Philippines eyes $3.6bn stimulus in bid to exit recession
The Philippine government aims to boost the country’s post-pandemic economic recovery this year with a package of stimulus measures. © Reuters
CLIFF VENZON, Nikkei staff writer | Philippines
MANILA — The Philippines is seeking a 170 billion pesos ($3.6 billion) pandemic stimulus program to boost its economic recovery this year, officials said on Tuesday, as they temper growth targets following disappointing first-quarter results.
President Rodrigo Duterte’s economic team now expects gross domestic product to expand by 6% to 7% in 2021, slightly lower than the previous target of between 6.5% and 7.5%, as the country wrestles with new COVID-19 variants.
The new stimulus measure, which is now being deliberated in congress, will support “those hardest hit by the pandemic as well as fund improved health protocols,” according to the Development Budget Coordination Committee, which reviews macro-economic assumptions.
Finance Secretary Carlos Dominguez, who heads Duterte’s economic team, said the stimulus would be funded through the realignment of different agencies’ existing budgets, as well as from additional dividends paid out by state-owned corporations.
“We want this program to be revenue-neutral. As you see, our projected fiscal deficit has already increased from 8.9% to 9.4%,” Dominguez said during an online press conference. “It’s really getting to be very concerning.”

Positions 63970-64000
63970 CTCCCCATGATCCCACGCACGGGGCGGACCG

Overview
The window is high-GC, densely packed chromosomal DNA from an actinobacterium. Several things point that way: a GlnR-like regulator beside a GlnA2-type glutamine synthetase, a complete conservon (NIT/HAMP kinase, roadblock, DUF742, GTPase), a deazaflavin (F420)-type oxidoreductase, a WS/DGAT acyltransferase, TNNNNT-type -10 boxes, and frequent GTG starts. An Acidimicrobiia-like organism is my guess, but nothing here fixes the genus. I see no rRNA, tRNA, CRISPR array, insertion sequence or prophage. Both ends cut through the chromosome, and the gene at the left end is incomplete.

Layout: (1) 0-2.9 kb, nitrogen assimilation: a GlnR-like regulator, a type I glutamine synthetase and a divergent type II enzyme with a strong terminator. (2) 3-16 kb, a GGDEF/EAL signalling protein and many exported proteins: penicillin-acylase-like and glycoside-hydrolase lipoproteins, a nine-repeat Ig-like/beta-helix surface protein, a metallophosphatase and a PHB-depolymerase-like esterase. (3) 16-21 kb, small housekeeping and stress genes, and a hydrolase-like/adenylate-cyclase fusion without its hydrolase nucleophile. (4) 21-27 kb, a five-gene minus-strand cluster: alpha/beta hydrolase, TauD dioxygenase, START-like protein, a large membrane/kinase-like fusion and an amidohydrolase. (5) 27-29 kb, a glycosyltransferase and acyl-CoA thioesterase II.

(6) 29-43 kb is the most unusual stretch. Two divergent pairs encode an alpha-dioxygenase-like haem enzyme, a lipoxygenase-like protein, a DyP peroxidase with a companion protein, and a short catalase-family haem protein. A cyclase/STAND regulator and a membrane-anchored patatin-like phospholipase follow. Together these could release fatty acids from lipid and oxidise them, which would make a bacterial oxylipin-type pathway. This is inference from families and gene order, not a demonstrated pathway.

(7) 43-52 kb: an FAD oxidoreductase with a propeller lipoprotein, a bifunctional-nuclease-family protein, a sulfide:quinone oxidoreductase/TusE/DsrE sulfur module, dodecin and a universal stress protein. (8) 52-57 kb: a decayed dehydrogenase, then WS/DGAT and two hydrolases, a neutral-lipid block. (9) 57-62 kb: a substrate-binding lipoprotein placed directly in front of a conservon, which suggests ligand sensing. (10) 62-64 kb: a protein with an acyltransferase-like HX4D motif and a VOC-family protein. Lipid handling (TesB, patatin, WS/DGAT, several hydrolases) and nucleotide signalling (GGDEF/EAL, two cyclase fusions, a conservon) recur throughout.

“President [Duterte] has already requested the different agencies to identify projects that can be postponed,” Dominguez said.
The Philippines’ new target requires around 10% expansion in the next three quarters, which the government hopes to achieve via improved pandemic response measures, such as digitally assisted contact tracing and accelerated vaccinations.
In comparison, the Asian Development Bank projects a less optimistic recovery of 4.5% expansion for the Philippines this year, after a record 9.6% shrinkage last year.
The scaled-down economic outlook comes after the country’s economy contracted by a worse-than-expected rate of 4.2% in the January to March period, extending its recession to a fifth straight quarter.
The reduction reflects the impact of the emergence of new COVID variants, which partly drove the surge of infections last month, forcing the imposition of a lockdown in Metro Manila and four nearby provinces. Lockdown measures were eased this week, but “heightened restrictions” remain in place.
The government, meanwhile, expects growth to accelerate next year.
“GDP is projected to return to pre-COVID-19 levels by growing at 7% to 9% in 2022, and will continue to grow by 6% to 7% in 2023 and 2024,” the committee said in a joint statement read out by Budget Secretary Wendel Avisado.
The new growth outlook for 2022 is also lower than the previous 8% to 10% target. The ADB, meanwhile, expects the Philippines to grow by a more modest 5.5% in 2022.